COVID-19 vaccines may be less effective against the Delta variant of the virus, according to new CDC data. File Photo by Debbie Hill/UPI | License Photo
Aug. 24 (UPI) -- The three COVID-19 vaccines approved for use in the United States are much less effective against the Delta variant of the virus, but still protect against severe illness in most cases, according to data released Tuesday by the Centers for Disease Control and Prevention.
In 4,200 front-line workers in eight U.S. cities who received the vaccines from Moderna, Pfizer-BioNTech and Johnson & Johnson, the shots prevented serious illness from the virus in 91% before the Delta variant became the predominant one locally, the data showed.
However, after the Delta variant became the most common strain of the virus in circulation in these regions, vaccine efficacy dropped to 66%, the CDC said.
"This trend should be interpreted with caution because vaccine efficacy might also be declining as time since vaccination increases," the CDC researchers wrote.
Among those who were fully vaccinated -- meaning they had received both shots of the two-dose Moderna and Pfizer-BioNTech vaccines or the one-shot Johnson & Johnson vaccine -- protection peaked at 85% between 14 days and 119 days after inoculation.
From 120 days to 149 after vaccination, protection fell to 81% before dropping to 73% 150 days or more following receipt of the vaccine.
The findings are based on an analysis of COVID-19 cases among 4,217 first responders, healthcare workers and others working in "essential" fields between December 2020 and Aug. 14.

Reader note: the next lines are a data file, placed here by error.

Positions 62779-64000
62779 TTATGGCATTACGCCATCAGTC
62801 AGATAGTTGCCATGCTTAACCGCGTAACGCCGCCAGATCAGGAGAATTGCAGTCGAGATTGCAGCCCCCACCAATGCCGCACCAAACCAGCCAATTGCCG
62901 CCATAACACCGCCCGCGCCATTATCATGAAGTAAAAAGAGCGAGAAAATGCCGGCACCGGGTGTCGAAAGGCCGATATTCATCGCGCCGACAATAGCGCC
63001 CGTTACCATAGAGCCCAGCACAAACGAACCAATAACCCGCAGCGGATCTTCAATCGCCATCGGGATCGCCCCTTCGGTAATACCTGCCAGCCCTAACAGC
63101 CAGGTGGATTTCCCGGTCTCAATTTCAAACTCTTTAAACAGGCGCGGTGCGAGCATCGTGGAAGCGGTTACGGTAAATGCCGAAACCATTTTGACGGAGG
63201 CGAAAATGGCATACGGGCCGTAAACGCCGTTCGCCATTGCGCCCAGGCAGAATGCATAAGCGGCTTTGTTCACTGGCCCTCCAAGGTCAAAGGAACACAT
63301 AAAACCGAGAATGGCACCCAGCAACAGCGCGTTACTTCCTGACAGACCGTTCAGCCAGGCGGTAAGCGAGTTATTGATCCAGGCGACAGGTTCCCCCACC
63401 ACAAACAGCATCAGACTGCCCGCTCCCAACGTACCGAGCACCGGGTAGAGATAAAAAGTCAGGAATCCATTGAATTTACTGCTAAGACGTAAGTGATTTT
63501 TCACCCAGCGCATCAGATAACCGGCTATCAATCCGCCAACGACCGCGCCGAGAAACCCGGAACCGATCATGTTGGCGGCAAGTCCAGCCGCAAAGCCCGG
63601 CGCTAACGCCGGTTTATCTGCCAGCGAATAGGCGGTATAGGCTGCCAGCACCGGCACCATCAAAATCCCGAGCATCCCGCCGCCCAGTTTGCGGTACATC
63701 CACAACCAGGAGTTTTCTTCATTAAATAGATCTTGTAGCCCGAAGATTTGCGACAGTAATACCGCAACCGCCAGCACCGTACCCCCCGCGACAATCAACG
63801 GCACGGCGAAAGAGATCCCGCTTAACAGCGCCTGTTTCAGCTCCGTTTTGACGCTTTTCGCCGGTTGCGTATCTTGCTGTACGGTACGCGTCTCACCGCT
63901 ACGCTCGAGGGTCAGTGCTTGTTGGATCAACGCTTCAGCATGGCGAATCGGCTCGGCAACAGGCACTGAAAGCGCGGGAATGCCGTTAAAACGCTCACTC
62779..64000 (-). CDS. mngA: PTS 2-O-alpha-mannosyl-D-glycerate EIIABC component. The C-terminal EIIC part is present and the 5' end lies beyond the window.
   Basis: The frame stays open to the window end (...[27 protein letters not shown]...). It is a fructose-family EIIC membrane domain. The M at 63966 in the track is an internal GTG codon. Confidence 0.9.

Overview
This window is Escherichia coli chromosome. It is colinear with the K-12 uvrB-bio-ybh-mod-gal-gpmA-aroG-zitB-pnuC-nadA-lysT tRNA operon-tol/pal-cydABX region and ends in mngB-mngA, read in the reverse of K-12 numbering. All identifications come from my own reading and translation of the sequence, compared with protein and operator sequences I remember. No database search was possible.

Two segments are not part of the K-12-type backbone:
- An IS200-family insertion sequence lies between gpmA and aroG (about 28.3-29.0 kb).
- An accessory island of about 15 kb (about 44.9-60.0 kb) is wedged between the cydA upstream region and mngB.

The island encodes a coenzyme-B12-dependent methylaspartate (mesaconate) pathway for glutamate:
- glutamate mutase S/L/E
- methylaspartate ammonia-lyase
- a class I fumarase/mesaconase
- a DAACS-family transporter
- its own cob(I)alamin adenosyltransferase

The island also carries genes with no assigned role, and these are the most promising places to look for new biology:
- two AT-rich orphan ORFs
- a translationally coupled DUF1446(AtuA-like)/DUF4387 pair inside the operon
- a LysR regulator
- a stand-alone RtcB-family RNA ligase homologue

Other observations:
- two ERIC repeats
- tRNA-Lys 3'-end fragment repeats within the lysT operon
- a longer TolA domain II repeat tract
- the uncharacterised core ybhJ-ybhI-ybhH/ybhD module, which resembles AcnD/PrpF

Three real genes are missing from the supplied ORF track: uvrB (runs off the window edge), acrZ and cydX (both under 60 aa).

Of the participants, nearly 3,500, or 83% were fully vaccinated, with 65% receiving the Pfizer-BioNTech shot, 33% given the Moderna shot and 2% getting the Johnson & Johnson shot.
Before the Delta variant emerged, there were 10 cases of COVID-19 infection among 2,875 fully vaccinated participants, and 175 cases among 4,137 unvaccinated participants.
However, after the Delta variant became dominant in circulation in the local areas of study participants, there were 24 confirmed COVID-19 cases among 2,352 fully vaccinated people and 19 cases among 488 unvaccinated people, the CDC said.
"Although these interim findings suggest a moderate reduction in the effectiveness of COVID-19 vaccines in preventing infection, the sustained two-thirds reduction in infection risk underscores the continued importance and benefits of COVID-19 vaccination," the agency researchers wrote.
In addition, a separate analysis also released by the CDC on Tuesday found that of more than 43,000 confirmed cases of COVID-19 in Los Angeles County, Calif., between May 1 and July 25, 25% involved fully vaccinated people and 71% occurred in unvaccinated people.
Among these cases, hospitalization rates were 29 times higher in unvaccinated people than in, those who were fully vaccinated, the data showed.